|The Prague Linguistic Circle was one of the most influential schools of linguistic thought in pre-war linguistics. Through its former members like Roman Jakobson or René Wellek, it influenced modern American linguistics as well as many other linguists in the world. In the spring of 1996, many renowned linguists came to Prague to pay homage to the heritage of the Prague Linguistic Circle and to Roman Jakobson during a conference to 70 Years of Existence of the Prague Linguistic Circle and 100th Anniversary of Roman Jakobson's Birthday.
Although the 'classical period' of the Circle can be dated between 1926, the year of the first meeting, and the beginning of WWII, its roots are in much of the earlier work of its members, and also it did not completely cease its work with the outbreak of the war.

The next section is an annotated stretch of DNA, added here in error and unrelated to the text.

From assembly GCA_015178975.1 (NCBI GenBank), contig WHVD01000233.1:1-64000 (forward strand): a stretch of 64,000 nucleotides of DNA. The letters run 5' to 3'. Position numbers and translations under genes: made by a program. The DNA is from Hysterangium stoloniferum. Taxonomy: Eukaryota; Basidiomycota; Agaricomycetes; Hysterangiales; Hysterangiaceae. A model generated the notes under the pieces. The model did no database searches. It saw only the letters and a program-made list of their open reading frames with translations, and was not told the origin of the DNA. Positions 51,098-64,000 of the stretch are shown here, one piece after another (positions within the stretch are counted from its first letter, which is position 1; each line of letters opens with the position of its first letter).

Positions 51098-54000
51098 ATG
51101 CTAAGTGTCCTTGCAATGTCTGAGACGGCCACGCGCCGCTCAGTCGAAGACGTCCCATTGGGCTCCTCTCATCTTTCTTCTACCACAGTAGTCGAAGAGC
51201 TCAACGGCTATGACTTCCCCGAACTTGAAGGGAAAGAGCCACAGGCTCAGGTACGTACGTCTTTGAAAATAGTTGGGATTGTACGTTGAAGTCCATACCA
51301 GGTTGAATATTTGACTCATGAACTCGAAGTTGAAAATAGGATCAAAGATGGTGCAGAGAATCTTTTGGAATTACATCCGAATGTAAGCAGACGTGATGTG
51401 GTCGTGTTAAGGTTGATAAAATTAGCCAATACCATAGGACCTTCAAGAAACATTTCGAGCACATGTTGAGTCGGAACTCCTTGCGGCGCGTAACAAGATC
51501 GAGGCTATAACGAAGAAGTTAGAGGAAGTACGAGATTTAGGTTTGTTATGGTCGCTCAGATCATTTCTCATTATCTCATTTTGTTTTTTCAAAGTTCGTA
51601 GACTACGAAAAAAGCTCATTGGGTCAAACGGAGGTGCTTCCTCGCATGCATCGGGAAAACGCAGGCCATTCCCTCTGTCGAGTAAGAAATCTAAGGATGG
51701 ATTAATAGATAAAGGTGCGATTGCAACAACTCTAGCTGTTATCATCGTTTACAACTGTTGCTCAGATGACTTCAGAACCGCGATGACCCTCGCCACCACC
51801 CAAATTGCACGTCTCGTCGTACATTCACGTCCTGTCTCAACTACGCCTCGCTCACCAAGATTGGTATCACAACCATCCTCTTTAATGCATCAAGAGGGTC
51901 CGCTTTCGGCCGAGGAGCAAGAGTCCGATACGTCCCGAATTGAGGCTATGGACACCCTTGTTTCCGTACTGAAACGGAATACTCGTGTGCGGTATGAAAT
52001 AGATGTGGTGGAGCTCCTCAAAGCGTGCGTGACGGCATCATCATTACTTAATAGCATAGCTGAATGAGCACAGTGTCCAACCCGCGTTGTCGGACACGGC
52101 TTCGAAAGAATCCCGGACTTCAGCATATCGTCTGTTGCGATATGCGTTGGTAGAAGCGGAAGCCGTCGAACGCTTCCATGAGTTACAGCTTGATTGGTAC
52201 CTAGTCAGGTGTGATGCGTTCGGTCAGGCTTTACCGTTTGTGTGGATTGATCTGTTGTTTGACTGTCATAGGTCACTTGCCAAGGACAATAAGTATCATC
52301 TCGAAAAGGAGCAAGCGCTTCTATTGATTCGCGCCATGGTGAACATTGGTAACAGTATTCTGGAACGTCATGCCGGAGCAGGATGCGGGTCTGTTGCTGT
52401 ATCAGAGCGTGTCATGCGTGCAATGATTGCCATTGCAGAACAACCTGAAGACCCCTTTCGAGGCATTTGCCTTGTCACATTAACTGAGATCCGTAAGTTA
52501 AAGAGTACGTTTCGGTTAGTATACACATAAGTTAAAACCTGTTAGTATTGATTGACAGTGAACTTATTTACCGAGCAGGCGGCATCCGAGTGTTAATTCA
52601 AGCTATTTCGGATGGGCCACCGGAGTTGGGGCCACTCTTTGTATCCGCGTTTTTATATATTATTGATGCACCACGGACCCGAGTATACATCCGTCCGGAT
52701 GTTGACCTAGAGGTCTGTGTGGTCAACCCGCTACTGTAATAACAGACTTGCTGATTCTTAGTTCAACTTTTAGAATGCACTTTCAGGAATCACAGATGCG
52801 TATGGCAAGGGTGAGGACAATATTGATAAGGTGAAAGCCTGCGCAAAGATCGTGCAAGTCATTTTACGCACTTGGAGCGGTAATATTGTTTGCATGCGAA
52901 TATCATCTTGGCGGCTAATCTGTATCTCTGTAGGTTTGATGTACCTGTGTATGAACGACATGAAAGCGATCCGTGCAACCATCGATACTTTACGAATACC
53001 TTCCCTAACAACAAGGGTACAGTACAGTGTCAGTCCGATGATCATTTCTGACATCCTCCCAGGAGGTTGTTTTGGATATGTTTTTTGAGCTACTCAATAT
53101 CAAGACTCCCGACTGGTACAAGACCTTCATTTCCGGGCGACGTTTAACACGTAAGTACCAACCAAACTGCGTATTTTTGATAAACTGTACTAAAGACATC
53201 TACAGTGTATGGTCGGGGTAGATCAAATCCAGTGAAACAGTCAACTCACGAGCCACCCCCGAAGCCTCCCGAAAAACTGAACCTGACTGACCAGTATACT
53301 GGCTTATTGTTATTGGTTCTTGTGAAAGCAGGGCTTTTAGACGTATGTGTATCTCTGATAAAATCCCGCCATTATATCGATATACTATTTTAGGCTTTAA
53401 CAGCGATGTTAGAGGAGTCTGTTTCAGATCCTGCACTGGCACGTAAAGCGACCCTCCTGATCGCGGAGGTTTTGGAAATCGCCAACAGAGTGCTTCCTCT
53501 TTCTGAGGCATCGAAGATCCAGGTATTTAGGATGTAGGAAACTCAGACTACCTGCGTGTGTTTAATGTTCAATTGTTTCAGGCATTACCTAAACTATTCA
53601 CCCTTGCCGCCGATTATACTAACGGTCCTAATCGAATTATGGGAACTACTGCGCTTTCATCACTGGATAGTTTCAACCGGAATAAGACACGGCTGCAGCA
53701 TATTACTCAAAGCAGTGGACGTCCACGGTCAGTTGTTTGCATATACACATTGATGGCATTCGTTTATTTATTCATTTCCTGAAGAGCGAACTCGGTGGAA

Among the founding members were such personalities as Vilém Mathesius (President of PLC until his death in 1945), Roman Jakobson, Nikolay Trubetzkoy, Sergei Karcevskiy, Jan Mukarovský, and many others who began to meet in the mid-twenties to discuss issues of common interest.
The, at first, irregular meetings with lectures and discussions gradually developed into regular ones. The first results of the members' cooperative efforts were presented in joint theses prepared for the First International Congress of Slavicists held in Prague in 1929. These were published in the 1st volume of the then started series Travaux du Cercle Linguistique de Prague.
The Théses outlined the direction of the work of the Circle's members. Such important concepts as the approach to the study of language as a synchronic system which is, however, dynamic, functionality of elements of language, and the importance of the social function of language were explicitly laid down as the basis for further research.